The First Minister has called for clarity surrounding the furlough scheme, as the UK Government extended it for a month.
The payment of 80% of workers’ wages has been restored after a four-week lockdown, from November 5 until December 2, was announced south of the border.
However, Nicola Sturgeon wants to know whether the UK-wide extension is available to devolved administrations for November only or on a more flexible basis.
Additionally, she said she will be looking to clarify whether it is only accessible to Scotland if the country has a full lockdown at the same time as England.
In Scotland, a new five-tier system of restrictions will come into effect on Monday.
Sturgeon said expects to have further discussions with the UK Government about additional support in the coming days.
Responding to Boris Johnson’s announcement, she said: “We will carefully consider the impact of today’s announcement in England – however, we will continue to take decisions that reflect circumstances in Scotland.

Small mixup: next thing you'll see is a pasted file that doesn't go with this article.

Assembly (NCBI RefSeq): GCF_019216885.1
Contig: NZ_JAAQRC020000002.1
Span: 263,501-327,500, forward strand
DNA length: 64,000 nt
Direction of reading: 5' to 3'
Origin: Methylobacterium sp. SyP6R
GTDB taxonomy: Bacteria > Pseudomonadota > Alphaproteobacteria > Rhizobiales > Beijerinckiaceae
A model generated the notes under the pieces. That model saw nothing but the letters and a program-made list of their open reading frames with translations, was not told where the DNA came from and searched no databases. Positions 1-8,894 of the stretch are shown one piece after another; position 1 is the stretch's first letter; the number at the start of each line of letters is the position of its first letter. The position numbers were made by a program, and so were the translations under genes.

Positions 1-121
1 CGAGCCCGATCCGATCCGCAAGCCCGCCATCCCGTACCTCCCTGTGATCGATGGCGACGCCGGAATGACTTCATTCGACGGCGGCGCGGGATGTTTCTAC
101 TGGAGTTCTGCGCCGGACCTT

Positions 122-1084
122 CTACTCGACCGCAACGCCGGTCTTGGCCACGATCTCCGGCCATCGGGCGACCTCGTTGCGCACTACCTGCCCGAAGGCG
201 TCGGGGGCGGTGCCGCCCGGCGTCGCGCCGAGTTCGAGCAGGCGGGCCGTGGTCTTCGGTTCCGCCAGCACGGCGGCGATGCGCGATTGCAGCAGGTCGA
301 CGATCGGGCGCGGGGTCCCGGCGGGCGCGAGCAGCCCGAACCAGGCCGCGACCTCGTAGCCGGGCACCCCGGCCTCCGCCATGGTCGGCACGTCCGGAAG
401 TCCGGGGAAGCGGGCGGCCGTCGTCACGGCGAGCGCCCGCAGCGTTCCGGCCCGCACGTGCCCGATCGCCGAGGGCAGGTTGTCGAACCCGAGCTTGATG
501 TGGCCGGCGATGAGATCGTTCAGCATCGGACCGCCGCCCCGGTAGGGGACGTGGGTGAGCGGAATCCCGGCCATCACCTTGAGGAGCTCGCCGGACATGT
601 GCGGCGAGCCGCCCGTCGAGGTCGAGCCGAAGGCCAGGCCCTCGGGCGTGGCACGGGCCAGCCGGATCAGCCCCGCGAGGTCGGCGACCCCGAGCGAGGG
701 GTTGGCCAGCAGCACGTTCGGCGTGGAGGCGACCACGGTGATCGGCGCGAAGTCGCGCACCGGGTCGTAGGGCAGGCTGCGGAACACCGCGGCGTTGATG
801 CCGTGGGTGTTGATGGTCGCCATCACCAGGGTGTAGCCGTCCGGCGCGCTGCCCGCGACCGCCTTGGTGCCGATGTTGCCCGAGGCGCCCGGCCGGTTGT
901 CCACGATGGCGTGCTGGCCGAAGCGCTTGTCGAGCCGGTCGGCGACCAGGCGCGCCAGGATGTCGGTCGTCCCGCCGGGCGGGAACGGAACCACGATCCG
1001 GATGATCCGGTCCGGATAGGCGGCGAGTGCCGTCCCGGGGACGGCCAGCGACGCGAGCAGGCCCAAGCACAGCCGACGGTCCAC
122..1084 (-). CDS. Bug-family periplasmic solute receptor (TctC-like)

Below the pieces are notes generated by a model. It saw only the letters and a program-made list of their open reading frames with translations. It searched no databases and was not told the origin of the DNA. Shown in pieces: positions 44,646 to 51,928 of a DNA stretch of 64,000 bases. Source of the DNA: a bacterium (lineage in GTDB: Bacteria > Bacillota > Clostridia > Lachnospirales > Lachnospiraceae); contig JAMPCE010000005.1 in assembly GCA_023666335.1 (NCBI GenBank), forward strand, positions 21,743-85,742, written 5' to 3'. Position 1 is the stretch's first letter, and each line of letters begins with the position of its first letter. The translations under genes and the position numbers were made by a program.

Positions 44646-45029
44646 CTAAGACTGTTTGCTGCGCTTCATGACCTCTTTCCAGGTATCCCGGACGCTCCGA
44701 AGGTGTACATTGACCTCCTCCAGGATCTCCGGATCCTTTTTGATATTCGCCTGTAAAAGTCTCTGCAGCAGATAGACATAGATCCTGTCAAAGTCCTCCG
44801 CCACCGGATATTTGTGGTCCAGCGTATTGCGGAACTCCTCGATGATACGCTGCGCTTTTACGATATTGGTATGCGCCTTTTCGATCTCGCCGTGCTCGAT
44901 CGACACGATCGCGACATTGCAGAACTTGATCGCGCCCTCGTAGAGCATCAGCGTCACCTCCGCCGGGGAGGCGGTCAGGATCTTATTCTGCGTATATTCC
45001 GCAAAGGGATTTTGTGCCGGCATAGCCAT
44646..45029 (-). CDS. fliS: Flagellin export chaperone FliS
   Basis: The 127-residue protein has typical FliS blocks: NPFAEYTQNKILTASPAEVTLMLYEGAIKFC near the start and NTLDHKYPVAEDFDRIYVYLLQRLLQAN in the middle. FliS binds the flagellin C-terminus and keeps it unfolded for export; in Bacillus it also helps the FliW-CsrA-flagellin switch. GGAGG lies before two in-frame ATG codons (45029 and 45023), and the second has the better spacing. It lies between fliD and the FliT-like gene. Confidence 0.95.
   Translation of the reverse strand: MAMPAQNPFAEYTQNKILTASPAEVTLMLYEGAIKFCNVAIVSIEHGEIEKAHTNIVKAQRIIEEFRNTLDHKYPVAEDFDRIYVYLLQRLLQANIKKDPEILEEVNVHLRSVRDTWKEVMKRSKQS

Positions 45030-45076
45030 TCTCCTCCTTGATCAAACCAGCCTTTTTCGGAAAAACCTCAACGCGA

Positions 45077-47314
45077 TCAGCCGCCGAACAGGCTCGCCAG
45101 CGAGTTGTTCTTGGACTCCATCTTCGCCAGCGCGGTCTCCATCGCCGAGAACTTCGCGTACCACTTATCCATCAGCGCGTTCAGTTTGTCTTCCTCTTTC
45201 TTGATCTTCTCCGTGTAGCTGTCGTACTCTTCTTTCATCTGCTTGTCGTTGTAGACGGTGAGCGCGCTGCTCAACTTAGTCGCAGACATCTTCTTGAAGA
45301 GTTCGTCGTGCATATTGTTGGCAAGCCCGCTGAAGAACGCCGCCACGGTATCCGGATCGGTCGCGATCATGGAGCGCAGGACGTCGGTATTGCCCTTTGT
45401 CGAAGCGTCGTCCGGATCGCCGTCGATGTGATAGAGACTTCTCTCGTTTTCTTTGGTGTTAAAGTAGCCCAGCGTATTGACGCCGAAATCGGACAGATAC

“We expect to have further discussion in the coming days about the scope of additional financial support being made available.
“A crucial point for us is whether support on the scale announced for English businesses is available for Scottish businesses now or if we needed to impose further restrictions later — or if it is only available if Scotland has a full lockdown at the same time as a lockdown in England.
“However, notwithstanding the above, today’s developments should be a reminder to people across Scotland of the need to follow the rules and not to put their own twist on them.
“It is important we all comply with the rules in our area if we are to successfully suppress the virus, protect the NHS and keep as many businesses and services open.
“People across Scotland have faced significant restrictions since late September as we work to stop the increase in Covid cases across the country. Prevalence of the virus is currently lower in Scotland than in other parts of the UK and there are some signs that those earlier restrictions may be starting to slow the rate of increase.”